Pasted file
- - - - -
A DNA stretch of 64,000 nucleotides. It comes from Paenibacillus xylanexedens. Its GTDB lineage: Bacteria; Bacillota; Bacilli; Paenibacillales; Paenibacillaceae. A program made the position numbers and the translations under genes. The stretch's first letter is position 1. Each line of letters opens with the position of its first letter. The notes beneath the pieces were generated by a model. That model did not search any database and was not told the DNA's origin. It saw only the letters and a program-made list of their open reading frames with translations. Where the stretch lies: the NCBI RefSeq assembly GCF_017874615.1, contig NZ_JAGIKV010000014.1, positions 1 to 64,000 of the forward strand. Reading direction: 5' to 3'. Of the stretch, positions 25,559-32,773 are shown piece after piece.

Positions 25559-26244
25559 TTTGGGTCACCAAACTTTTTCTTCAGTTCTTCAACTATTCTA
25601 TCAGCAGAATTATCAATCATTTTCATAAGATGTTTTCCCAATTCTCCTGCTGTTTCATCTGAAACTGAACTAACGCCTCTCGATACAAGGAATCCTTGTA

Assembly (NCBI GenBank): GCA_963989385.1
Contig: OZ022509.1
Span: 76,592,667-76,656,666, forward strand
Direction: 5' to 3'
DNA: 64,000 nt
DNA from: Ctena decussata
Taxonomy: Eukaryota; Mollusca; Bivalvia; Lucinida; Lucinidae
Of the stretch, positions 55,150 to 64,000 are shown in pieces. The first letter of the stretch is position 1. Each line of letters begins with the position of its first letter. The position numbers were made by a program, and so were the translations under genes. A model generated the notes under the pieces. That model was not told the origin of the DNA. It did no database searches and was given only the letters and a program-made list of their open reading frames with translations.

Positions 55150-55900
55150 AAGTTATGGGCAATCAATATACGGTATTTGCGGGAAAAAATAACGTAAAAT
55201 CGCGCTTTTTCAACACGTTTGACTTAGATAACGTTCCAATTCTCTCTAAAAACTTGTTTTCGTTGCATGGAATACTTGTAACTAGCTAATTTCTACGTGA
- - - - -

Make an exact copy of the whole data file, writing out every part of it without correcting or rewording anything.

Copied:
A DNA stretch of 64,000 nucleotides. It comes from Paenibacillus xylanexedens. Its GTDB lineage: Bacteria; Bacillota; Bacilli; Paenibacillales; Paenibacillaceae. A program made the position numbers and the translations under genes. The stretch's first letter is position 1. Each line of letters opens with the position of its first letter. The notes beneath the pieces were generated by a model. That model did not search any database and was not told the DNA's origin. It saw only the letters and a program-made list of their open reading frames with translations. Where the stretch lies: the NCBI RefSeq assembly GCF_017874615.1, contig NZ_JAGIKV010000014.1, positions 1 to 64,000 of the forward strand. Reading direction: 5' to 3'. Of the stretch, positions 25,559-32,773 are shown piece after piece.

Positions 25559-26244
25559 TTTGGGTCACCAAACTTTTTCTTCAGTTCTTCAACTATTCTA
25601 TCAGCAGAATTATCAATCATTTTCATAAGATGTTTTCCCAATTCTCCTGCTGTTTCATCTGAAACTGAACTAACGCCTCTCGATACAAGGAATCCTTGTA

Assembly (NCBI GenBank): GCA_963989385.1
Contig: OZ022509.1
Span: 76,592,667-76,656,666, forward strand
Direction: 5' to 3'
DNA: 64,000 nt
DNA from: Ctena decussata
Taxonomy: Eukaryota; Mollusca; Bivalvia; Lucinida; Lucinidae
Of the stretch, positions 55,150 to 64,000 are shown in pieces. The first letter of the stretch is position 1. Each line of letters begins with the position of its first letter. The position numbers were made by a program, and so were the translations under genes. A model generated the notes under the pieces. That model was not told the origin of the DNA. It did no database searches and was given only the letters and a program-made list of their open reading frames with translations.

Positions 55150-55900
55150 AAGTTATGGGCAATCAATATACGGTATTTGCGGGAAAAAATAACGTAAAAT
55201 CGCGCTTTTTCAACACGTTTGACTTAGATAACGTTCCAATTCTCTCTAAAAACTTGTTTTCGTTGCATGGAATACTTGTAACTAGCTAATTTCTACGTGA